If the foster families are not well off, BOSCO also offers financial help for the upbringing of the child. “We ensure the language and cultural backgrounds match. We also secure a no-objection letter from the biological children in the foster families who are older than six years,” says Shaffiq Jalalpasha, a social mobiliser with BOSCO.


In the case of eight-year old Suhail (name changed), the family wanted another son. “We have one son and two daughters. We wanted another son, so we fostered Suhail,” says Shabana Banu, a homemaker whose husband works in an agarbatti factory.


Her biological children too were happy to have a new brother. The family initially faced adjustment problems, but all seems to be fine after three months. “He wouldn’t listen to me and would answer back to the older kids. Now, he has settled in well,” she says. He regularly attends school as well as Arabic classes.


The greatest moment for Suhail was when the school results were out recently. It was not because he scored well, but because, for the first time, he had a mother who came with him to receive his report card.


“He took me to all his friends and introduced me as his Ammi,” says Shabana. She too felt appreciated when the teachers told her that Suhail had improved a lot when compared to the time he was in the institution. “A teacher said that he studies well and comes neatly dressed,” she says beaming.


Being accompanied by a parent on the day of the results means a lot to these children. “When we go on results day from BOSCO Mane, there is one aunty with 10 of us behind her. She goes from class to class collecting report cards. Now Amma comes only with me,” says 13-year-old Austin (name changed).


“They crave personal attention, which isn’t available in an institution with about 90 children,” explains T Bhagyalakshmi, a counsellor with BOSCO. The foster home has brought visible changes in Austin’s life. When his school teacher complained that his notes were incomplete, Austin’s foster mother Shobha stayed up till 1 am and made him complete his school work.


Shobha and her husband Nagesh, a driver, have volunteered to provide a group foster home. They have opened their home to four children, who will live with them till they find a long term home. Like in all families, there were initial skirmishes, including arguments over which TV programmes to watch. They have now settled down.


Earlier, the children would simply pour water on their heads and say that they had bathed. Now, Shobha ensures that they actually bathe daily and wear fresh clothes. Right from cooking for them to washing their clothes, Shobha does everything with a smile. “They are my sons,” she says. She has a biological son and a daughter.


Ajit can’t stop raving about Shobha’s cooking. “In BOSCO Mane we got the same kind of food. Here, Amma cooks new dishes and makes whatever we like,” he says.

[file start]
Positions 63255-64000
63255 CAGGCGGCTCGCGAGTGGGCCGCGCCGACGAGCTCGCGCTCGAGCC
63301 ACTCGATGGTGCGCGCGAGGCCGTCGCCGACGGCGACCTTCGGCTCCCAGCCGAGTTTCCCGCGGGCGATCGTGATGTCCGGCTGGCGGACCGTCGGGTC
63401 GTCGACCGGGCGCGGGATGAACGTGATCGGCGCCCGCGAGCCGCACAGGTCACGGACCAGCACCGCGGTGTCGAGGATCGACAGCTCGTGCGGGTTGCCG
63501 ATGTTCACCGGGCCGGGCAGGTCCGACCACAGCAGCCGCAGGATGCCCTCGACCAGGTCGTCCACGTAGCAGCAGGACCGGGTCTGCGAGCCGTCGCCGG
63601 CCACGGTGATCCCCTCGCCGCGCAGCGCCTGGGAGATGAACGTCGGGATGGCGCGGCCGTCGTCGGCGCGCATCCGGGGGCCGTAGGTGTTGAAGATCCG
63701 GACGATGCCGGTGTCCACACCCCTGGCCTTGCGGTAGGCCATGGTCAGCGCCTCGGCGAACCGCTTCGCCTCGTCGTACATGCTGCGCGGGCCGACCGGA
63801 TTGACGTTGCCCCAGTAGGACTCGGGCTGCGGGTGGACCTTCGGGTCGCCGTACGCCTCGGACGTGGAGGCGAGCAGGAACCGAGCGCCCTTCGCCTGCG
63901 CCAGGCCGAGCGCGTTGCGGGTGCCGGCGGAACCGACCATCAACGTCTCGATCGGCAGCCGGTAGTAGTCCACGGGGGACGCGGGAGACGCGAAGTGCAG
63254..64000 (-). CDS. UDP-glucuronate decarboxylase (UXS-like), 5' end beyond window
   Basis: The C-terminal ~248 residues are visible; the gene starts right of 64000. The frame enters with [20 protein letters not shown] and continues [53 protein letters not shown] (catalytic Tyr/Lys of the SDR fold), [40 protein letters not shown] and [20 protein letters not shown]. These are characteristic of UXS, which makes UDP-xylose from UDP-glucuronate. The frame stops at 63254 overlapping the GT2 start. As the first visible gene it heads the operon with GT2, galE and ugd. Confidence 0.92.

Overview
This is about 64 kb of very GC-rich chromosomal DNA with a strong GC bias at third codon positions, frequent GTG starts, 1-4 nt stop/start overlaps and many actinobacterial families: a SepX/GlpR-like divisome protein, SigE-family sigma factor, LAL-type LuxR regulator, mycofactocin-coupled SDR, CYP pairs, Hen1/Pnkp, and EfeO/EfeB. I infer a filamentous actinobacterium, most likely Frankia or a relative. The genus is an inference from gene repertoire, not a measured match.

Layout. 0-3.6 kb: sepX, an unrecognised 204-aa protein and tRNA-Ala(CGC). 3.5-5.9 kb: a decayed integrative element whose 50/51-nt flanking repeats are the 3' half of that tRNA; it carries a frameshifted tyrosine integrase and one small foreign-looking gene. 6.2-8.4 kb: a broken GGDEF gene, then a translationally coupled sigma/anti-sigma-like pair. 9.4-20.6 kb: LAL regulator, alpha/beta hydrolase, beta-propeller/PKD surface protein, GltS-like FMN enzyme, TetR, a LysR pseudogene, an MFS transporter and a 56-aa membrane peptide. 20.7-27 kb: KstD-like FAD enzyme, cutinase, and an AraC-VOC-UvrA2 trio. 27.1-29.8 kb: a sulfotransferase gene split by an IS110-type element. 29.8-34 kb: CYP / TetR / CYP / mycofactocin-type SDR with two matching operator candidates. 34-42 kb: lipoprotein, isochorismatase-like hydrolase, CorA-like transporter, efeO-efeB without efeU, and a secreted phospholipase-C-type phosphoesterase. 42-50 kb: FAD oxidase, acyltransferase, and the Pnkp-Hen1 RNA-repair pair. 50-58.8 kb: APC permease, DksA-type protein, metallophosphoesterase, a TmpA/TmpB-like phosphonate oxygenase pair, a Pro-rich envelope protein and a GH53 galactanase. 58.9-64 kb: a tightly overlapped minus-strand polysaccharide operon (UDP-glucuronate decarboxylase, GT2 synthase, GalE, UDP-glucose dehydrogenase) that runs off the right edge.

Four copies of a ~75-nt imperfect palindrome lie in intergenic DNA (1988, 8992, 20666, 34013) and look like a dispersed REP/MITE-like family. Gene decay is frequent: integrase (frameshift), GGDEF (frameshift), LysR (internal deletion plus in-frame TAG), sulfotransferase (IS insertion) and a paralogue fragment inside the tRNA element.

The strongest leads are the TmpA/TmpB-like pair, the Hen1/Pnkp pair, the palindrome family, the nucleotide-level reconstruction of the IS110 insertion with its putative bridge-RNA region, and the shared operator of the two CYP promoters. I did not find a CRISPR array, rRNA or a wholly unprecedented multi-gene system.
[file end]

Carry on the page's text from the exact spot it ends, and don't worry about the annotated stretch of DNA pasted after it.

Three children in Shobha’s house have already found long-term homes and will be going away soon. One of them, who hasn’t yet found a home, asked his counsellor, “Aunty, how long will you take to find me a home?”


Ann says she faces these questions regularly from children in institutional care. “They all want to see what a home is,” she says.


People think foster care is a Western concept. Milan refutes this. “Traditionally in India, if a child lost his parent, the extended family, neighbours or friends would look after the child. With nuclear families, this concept is lost,” she says.


Most of the families coming forward to foster children belong to lower social backgrounds. “We have a scientist and a bank manager who have now come forward. We hope more people open their homes to these children,” she says.


Dr Meena Jain, psychotherapist and chairperson, Child Welfare Committee, Bangalore (Girls), says foster care works very well, and helps enhance the psychological well-being of a child.



“In my 27 years of working with children, I have often heard children with no parents ask me when they will go home. I hate that,” she told Talk.


She says NGOs should do a thorough background check of the families, as sometimes there is a risk of the kids being used for work. Proper counselling and mental preparation of both foster parents and children is required. “For example, the child could suddenly feel that he or she is being corrected for his mistakes and being disciplined, and resist that,” she said.


Sheila Devaraj, Director, Association for Promoting Social Action (APSA), who has placed nine children in group foster care and has plans to place children in individual foster homes soon, says there are no clear rules in India yet, but the system is gaining more acceptance.


Sr Dulcine Crasta, Coordinator, Child Protection Committee (UNICEF), Department of Women and Child Development, says some guidelines are being drawn up, and efforts are on to bring in a government scheme for foster care.


“With legalisation, we hope more people will come forward to foster children. It will need a lot of motivation for families to come forward. For adoptions, we have a long waiting list of parents. But for foster care, we have a long list of children but not many parents. We need a strong will from the government, involvement of NGOs and awareness among people,” she told Talk.